Reichsbank has been singled out for causing the German Hyperinflation of
1921-24 and sowing the seeds of WWII. Monetary policy was there when the
US fell into the Great Depression and when it began its long recovery from it:
President Roosevelts Second Fireside Chat on 7 May 1933 detailed how We
do not seek to let them [borrowers] get such a cheap dollar that they will be
able to pay back a great deal less than they borrowed. In other words, we seek
to correct a wrong and not to create another wrong in the opposite direction.
That is why powers are being given to the Administration to provide, if
necessary, for an enlargement of credit, in order to correct the existing wrong.
These powers will be used when, as, and if it may be necessary to accomplish
the purpose.
Roosevelt made this speech to signal a shift in US monetary policy towards a
policy to return the US to the pre-Depression price level. With it the President
of the United States threw away a decade long adherence to gold-standard,
low-inflation money and accepted the need for the US economy and price level
to catch up with its pre-crisis level.
A question which has been posed often in the past few years is whether or not
such a paradigm shift in monetary policy is required today in the wake of the
worst financial crisis and recession since those dark days of the 1930s. As
discussed throughout this piece, nominal activity continues to be extremely
low globally in spite of 4-5 years of zero-interest rate policies (ZIRP) and QE. So
do we need to fundamentally change the way monetary policy is enacted? And
if so, how? We would argue there should be more debate around the idea of a
Nominal GDP Target (NGDPT). This could be the next big theme if nominal
activity remains as stubbornly low as it has been so far post-crisis.
What is NGDPT?
Nominal GDP is the dollar value of everything produced in an economy in a
given year and has two components total output (real GDP) multiplied by the
price level. The current monetary policy framework across much of the world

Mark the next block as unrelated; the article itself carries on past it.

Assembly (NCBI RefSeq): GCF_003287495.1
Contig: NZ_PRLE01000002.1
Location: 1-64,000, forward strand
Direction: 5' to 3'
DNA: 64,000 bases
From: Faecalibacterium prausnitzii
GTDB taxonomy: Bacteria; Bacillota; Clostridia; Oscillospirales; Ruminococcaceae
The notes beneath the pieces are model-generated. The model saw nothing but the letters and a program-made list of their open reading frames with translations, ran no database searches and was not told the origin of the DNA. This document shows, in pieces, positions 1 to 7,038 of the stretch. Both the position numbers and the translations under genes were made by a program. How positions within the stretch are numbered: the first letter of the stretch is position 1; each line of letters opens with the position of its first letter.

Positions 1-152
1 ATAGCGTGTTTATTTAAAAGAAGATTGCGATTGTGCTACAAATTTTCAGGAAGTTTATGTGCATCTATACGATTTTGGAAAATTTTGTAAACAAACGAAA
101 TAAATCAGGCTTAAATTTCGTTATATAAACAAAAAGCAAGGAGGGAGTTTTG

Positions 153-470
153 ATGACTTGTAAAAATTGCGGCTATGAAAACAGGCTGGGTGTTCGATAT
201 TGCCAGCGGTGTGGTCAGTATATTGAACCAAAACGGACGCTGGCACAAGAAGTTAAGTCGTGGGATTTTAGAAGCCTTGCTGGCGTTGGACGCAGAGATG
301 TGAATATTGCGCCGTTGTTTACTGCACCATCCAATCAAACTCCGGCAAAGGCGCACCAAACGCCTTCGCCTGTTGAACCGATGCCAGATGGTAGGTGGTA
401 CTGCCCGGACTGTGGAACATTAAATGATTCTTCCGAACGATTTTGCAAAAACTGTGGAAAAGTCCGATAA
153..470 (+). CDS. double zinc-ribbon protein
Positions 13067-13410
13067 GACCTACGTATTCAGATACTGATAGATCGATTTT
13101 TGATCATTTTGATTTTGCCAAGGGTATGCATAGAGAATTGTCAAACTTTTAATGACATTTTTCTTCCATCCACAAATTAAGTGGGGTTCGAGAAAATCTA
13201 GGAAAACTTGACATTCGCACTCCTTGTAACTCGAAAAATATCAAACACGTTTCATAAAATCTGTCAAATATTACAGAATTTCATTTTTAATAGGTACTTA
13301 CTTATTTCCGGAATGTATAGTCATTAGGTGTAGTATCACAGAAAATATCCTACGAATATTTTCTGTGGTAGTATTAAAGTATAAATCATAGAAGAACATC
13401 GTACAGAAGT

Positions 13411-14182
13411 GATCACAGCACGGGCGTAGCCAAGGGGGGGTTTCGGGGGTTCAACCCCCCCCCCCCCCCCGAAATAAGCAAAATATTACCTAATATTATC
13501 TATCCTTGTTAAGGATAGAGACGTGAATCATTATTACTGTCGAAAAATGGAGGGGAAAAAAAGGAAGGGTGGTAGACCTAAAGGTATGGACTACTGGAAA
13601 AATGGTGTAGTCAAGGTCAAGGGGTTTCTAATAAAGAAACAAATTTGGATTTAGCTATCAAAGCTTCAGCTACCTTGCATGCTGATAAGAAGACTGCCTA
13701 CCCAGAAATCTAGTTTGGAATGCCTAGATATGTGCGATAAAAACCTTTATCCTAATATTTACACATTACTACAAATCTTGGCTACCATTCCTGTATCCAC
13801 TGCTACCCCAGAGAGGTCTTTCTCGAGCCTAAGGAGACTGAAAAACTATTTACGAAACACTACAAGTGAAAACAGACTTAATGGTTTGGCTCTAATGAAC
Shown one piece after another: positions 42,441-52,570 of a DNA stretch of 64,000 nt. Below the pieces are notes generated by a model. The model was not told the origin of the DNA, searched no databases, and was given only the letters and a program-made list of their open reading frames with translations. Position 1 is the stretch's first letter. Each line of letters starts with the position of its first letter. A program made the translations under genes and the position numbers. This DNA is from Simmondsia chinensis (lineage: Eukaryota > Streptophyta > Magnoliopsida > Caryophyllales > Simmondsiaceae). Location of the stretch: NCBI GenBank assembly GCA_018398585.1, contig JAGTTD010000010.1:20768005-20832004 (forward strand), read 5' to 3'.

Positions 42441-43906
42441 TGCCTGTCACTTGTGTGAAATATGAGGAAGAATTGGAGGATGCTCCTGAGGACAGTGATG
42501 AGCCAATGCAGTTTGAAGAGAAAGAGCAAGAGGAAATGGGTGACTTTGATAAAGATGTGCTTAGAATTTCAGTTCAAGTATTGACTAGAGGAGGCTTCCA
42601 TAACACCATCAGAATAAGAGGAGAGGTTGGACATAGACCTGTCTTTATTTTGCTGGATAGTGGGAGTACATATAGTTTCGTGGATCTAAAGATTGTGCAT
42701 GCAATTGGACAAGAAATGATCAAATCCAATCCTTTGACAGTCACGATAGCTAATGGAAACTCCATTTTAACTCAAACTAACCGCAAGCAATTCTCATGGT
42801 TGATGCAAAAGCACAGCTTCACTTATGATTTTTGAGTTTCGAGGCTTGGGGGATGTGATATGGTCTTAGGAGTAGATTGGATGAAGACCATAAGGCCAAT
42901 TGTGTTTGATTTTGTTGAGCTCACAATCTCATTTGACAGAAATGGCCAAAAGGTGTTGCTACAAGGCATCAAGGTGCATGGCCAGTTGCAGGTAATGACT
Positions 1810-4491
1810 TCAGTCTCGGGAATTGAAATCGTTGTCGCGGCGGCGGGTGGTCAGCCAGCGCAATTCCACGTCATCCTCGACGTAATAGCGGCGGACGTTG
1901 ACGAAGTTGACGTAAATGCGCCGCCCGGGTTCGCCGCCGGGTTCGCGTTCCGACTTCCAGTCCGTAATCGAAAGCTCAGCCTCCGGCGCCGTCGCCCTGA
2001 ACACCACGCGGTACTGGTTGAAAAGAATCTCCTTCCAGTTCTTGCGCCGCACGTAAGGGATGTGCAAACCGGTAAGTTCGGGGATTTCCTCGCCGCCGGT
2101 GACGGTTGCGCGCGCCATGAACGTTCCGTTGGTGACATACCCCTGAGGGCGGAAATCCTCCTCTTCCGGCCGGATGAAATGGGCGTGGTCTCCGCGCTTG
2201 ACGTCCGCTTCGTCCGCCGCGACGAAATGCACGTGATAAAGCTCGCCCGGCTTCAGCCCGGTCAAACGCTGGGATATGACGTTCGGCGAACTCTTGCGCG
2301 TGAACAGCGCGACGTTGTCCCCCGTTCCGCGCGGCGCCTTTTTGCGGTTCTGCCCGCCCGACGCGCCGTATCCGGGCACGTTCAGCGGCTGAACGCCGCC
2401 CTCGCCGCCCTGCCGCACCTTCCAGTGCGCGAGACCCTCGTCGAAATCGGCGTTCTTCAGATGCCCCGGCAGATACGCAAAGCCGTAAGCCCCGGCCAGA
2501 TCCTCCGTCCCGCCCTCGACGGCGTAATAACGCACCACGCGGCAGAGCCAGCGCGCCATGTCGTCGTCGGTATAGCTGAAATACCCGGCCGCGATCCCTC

seeks to keep the price level increasing at (give or take a percentage point) 2%
a year1. The objective is to ensure low and stable inflation which is thought to
be conducive to stable economic growth. It is a clear and simple framework
whilst at the same time allowing for policy flexibility in the face of economic
slowdown as rising unemployment should reduce inflationary pressures and so
give the central bank room to manoeuvre.
During the pre-2007 Great Moderation period, this monetary policy framework
was perceived to be working, at least on the surface. Inflation and
unemployment were low and stable and real GDP expanded at a steady rate.

Different nations central banks have marginally different inflation targets and relative unemployment vs. inflation rate
stresses; however this framework is a broadly fair reflection of the current legislated central bank framework.

Deutsche Bank AG/London

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Long-Term Asset Return Study: A Nominal Problem

The result was steady nominal GDP expansion. However with nominal activity
now dramatically lagging behind all long-term trends, especially in the
developed world, do central banks need to have a big rethink?
There has been some debate about possibly targeting the level of NGDP and
perhaps such a policy should get more airtime. Such a policy was first mooted
in the late 1970s and by the late 1980s was offered as a possible successor to
the money targeting of that decade. A NGDPT would embody two major
changes from current policy. First the central bank would act to stabilise
nominal GDP, rather than inflation, at some constantly increasing level. Second
it would target the level of nominal GDP rather than its rate of change.
How would NGDPT work?
The special feature of NGDPT is this second distinction. Currently if a central
bank aiming to hit a 2% annual inflation target were to undershoot and achieve